2010 Annual Survey of violations of trade union rights - Uganda
|Publisher||International Trade Union Confederation|
|Publication Date||9 June 2010|
|Cite as||International Trade Union Confederation, 2010 Annual Survey of violations of trade union rights - Uganda, 9 June 2010, available at: http://www.refworld.org/docid/4c4fec5128.html [accessed 2 May 2016]|
ILO Core Conventions Ratified: 29 – 87 – 98 – 100 – 105 – 111 – 138 – 182
The ILO expressed concerns about a reluctance to enforce the respect of trade union rights for fear of deterring foreign investors. Public sector workers were still not able to negotiate their salaries and employment terms. Although the labour laws have improved, compulsory arbitration is still in place.
Trade union rights in law
Some issues remain despite basic trade union rights being guaranteed. In 2006, four labour reform bills were passed, all of which significantly improved labour laws concerning workers' rights. Employers are barred from interfering in workers' right to organise, and it is a criminal offence to obstruct this right.
The right to collective bargaining is guaranteed under the Labour Unions Act, and the Labour Disputes Act provides for the fast resolution of labour disputes and elevates the Industrial Court to the status of the High Court. However, section 27 of the latter Act empowers the Minister of Labour to refer a dispute to the Industrial Court if either side does not comply with the recommendations of a board of inquiry, a procedure that is tantamount to compulsory arbitration.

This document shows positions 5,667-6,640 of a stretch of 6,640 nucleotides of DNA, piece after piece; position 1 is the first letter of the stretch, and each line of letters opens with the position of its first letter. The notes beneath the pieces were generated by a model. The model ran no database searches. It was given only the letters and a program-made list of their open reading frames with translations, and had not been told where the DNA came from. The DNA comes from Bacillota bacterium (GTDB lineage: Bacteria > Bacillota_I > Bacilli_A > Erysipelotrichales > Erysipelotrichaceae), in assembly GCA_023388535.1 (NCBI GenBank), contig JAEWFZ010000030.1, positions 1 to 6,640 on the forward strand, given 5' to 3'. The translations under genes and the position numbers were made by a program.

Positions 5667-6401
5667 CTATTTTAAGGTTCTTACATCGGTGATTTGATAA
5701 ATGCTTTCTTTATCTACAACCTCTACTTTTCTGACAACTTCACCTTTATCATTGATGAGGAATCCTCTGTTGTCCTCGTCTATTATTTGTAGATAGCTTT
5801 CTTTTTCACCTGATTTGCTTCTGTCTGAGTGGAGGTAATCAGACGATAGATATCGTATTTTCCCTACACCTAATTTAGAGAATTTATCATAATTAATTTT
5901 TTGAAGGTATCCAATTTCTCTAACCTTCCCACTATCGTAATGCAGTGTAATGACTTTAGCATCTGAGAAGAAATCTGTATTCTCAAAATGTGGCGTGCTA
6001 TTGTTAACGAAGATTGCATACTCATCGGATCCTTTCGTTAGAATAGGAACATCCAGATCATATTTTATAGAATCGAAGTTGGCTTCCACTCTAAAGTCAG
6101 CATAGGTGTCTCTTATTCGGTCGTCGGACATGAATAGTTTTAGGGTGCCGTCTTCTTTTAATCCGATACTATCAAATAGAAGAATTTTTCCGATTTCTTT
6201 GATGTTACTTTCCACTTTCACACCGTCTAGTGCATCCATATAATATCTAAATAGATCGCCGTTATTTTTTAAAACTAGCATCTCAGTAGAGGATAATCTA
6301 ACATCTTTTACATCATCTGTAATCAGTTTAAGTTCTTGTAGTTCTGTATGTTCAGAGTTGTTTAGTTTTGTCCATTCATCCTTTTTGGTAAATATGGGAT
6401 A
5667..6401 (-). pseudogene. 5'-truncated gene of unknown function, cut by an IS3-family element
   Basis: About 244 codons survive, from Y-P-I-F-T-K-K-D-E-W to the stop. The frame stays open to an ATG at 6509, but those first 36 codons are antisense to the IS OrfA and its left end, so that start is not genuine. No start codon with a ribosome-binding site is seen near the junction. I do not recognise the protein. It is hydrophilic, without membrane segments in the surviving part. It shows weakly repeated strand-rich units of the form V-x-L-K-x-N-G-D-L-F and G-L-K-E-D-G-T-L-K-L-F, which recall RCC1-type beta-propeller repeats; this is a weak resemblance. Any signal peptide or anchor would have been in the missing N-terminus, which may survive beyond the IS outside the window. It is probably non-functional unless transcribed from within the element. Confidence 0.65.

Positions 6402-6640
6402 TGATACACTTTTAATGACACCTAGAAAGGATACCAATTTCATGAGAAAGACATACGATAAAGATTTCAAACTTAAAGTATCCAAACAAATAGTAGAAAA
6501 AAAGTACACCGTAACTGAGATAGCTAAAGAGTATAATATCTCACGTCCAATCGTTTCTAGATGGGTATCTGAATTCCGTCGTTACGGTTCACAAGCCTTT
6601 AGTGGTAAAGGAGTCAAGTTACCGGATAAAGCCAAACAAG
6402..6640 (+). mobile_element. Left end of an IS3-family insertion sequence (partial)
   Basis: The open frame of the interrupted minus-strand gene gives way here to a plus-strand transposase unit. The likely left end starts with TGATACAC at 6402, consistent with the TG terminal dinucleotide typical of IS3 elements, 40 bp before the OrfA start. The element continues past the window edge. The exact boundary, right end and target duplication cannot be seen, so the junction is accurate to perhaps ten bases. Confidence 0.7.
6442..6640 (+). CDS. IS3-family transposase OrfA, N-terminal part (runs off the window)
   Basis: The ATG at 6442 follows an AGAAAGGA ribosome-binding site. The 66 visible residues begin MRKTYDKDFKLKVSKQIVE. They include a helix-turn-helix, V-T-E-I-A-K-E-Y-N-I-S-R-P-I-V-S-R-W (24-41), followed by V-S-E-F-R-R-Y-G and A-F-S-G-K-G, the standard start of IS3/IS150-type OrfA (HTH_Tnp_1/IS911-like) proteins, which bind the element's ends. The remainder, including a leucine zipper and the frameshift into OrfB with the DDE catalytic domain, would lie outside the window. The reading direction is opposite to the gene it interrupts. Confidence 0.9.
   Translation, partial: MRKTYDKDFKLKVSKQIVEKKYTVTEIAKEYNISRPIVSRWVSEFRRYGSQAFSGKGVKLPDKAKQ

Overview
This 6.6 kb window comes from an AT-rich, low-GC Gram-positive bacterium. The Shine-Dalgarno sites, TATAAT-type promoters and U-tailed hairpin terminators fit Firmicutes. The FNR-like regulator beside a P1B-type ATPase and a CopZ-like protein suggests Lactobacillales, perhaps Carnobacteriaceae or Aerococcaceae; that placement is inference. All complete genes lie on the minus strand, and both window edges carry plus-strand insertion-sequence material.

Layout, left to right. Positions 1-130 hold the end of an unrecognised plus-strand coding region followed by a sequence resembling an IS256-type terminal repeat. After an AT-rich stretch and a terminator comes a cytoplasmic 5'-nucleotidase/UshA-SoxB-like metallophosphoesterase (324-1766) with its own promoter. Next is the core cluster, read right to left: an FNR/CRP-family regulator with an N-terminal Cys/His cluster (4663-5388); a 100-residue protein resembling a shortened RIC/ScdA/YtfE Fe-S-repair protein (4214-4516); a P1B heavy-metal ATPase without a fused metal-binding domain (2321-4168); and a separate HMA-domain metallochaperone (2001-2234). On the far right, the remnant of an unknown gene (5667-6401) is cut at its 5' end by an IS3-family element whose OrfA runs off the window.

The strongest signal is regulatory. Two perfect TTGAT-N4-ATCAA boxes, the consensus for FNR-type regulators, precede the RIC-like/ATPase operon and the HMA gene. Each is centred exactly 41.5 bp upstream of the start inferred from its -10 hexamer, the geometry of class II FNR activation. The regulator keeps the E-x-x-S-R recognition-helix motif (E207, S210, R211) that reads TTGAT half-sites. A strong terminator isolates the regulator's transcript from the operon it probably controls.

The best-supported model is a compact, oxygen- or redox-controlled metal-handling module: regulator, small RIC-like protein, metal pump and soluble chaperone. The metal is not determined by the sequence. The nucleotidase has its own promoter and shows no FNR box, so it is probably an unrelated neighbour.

Trade union rights in practice and violations in 2009
Background: In January, the rebel Lord's Resistance Army appealed for a ceasefire following a coordinated offensive by neighbouring countries after it failed to sign a peace agreement in 2008. There was also good news for the economy in January as UK oil explorer Heritage Oil made what it described as a "world class" oil discovery in the Lake Albert Rift Basin.
No collective bargaining in public sector: No public service unions, including medical staff and teachers, are able to negotiate their salaries and employment terms, as these are fixed de facto by the government.
Union rights often not enforced: In November, Uganda was criticised by an ILO representative in the country for failing to protect workers' rights to organise and engage in collective bargaining for fear of offending foreign investors. These rights were further hampered by heavy bureaucracy, the ILO said. In a meeting with the Labour Minister in September, the Central Organisation of Free Trade Unions (COFTU) had expressed serious concern about the ill-treatment of workers by foreign investors. In April, the Labour Minister asked the Chief Justice to appoint a judge to handle the backlog of workers' complaints and disputes in the Industrial Court.